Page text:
Local lockdowns where the epidemic is returning will be “unenforceable”, two northwest mayors are warning – also raising fears that workers told to isolate will be sacked.
Andy Burnham, the mayor of Greater Manchester, and Steve Rotheram, his equivalent in Merseyside, also highlighted the plight of lower-paid staff told to stay off work by the new test and trace system.
“It won’t work if people receive messages from the system and they simply can’t take time off work, because they don’t have access to that funding,” Mr Burnham said.
“And we are also worried that some employers, particularly people who are in very insecure work, might threaten to sack them if they were to do that.”
Statutory sick pay for all was a better solution then local lockdowns, which were “simply unenforceable”, Mr Burnham suggested.
Mr Rotheram accused the government of making policy by “soundbite”, pointing to problems on the border with Wales – or if Manchester was locked down again, but not Liverpool.
Local council and health chiefs say they have been given no information on how a local lockdown would work, given how staff and others cross authority boundaries on a daily basis.
They are also unclear who would make such decisions, with town halls or perhaps the new national Joint Biosecurity Centre charged with issuing instructions.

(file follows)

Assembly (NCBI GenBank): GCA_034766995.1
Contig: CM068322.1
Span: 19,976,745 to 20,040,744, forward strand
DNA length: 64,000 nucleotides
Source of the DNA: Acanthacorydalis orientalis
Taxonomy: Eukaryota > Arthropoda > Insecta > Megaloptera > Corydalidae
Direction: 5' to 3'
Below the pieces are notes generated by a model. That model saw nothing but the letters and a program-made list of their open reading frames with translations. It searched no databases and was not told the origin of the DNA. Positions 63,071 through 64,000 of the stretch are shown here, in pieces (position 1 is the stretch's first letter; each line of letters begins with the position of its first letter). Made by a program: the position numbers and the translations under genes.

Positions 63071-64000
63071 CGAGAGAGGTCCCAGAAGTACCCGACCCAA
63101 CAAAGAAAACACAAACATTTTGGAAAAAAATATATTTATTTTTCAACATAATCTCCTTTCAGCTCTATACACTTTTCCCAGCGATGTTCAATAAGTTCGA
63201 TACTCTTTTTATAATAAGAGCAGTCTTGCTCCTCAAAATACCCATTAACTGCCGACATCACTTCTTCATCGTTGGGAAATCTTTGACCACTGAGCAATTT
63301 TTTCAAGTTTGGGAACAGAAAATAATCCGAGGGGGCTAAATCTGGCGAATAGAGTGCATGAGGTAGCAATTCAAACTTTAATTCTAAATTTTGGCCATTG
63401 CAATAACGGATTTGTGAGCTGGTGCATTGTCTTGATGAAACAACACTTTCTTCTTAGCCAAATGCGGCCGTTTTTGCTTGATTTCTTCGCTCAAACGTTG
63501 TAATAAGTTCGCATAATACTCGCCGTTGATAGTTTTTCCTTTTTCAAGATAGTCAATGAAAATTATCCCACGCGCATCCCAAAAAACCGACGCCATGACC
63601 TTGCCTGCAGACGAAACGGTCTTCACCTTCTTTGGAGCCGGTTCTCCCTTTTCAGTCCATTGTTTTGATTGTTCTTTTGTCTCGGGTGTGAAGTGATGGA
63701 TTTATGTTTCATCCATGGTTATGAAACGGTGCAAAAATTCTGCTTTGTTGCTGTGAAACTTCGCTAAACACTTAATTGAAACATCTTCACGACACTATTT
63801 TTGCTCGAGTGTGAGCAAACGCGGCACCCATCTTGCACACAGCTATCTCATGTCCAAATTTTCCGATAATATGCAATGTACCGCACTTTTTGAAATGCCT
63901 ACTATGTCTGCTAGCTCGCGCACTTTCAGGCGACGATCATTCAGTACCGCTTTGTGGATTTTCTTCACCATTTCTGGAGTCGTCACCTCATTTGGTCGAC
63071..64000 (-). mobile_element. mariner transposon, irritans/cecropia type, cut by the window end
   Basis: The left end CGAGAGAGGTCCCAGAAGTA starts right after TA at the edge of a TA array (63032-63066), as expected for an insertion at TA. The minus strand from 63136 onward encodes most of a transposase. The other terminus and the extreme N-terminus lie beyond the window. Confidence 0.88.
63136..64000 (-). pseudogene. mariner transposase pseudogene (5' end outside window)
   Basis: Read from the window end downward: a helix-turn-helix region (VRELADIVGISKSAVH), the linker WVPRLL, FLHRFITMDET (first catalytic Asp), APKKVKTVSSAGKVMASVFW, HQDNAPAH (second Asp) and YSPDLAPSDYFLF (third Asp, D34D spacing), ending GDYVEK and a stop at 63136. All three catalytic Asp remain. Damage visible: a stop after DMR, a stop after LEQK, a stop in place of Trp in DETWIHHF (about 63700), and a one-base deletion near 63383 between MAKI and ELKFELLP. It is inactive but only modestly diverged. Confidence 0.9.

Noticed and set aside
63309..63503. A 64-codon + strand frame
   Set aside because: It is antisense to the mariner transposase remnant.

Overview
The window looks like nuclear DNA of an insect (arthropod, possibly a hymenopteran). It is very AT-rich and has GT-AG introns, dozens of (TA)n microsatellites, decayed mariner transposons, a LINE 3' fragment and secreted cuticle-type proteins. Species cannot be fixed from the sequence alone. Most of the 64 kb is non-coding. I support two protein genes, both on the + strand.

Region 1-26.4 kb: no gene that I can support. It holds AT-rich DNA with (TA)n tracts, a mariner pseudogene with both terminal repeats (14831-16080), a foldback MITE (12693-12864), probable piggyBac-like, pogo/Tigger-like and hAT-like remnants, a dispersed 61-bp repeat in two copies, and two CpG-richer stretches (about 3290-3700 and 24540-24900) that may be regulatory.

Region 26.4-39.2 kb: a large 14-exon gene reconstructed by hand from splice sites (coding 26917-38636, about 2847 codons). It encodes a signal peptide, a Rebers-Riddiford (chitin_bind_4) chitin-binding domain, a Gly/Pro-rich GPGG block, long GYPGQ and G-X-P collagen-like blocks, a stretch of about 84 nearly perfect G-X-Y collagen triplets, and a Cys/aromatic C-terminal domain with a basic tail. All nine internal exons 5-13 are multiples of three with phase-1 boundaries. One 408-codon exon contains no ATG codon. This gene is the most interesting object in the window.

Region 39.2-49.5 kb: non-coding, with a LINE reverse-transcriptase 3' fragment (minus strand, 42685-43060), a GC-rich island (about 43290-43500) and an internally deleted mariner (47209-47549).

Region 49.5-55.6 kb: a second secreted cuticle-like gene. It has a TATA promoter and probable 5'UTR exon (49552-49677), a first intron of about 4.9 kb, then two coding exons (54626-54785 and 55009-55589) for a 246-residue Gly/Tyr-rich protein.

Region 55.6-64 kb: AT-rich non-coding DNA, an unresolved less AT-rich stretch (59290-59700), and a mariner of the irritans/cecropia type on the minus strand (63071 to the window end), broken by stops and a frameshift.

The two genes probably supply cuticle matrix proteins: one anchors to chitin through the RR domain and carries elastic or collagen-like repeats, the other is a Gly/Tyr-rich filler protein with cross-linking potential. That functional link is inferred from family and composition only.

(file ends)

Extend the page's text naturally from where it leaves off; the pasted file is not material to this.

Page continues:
Mr Burnham described the Public Health England analysis of a northwest R rate above 1 – contradicted by other studies – as a “significant development”, but said it was “important not to overreact”.
He criticised the “major mistake” made in allowing people to again travel any distance to exercise, including to tourism hotspots, suggestions the ban should be reimposed.
Calling for all staff forced to isolate to retain full pay, Mr Burnham said: “This represents a better approach than talk of local lockdowns.
“We have serious concerns about that and some of our council leaders think that the whole concept is simply unenforceable.”
If the government was “determined to proceed with this policy”, there would need to be “local furlough schemes” and protection for the self-employed, including taxi drivers and delivery drivers.
Mr Burnham highlighted how a Unison survey found that 80 per cent of care staff feared they would be paid if they isolated, adding: “That cannot be right – that needs to be addressed urgently.”
The two mayors also criticised their exclusion from the Cobra emergency committee, which was open to leaders in Scotland, Wales, Northern Ireland and London.
“That can't carry on. If we are going to have decisions being taken that affect the regions, surely the voice of the English regions should be represented there?” he told BBC Breakfast.
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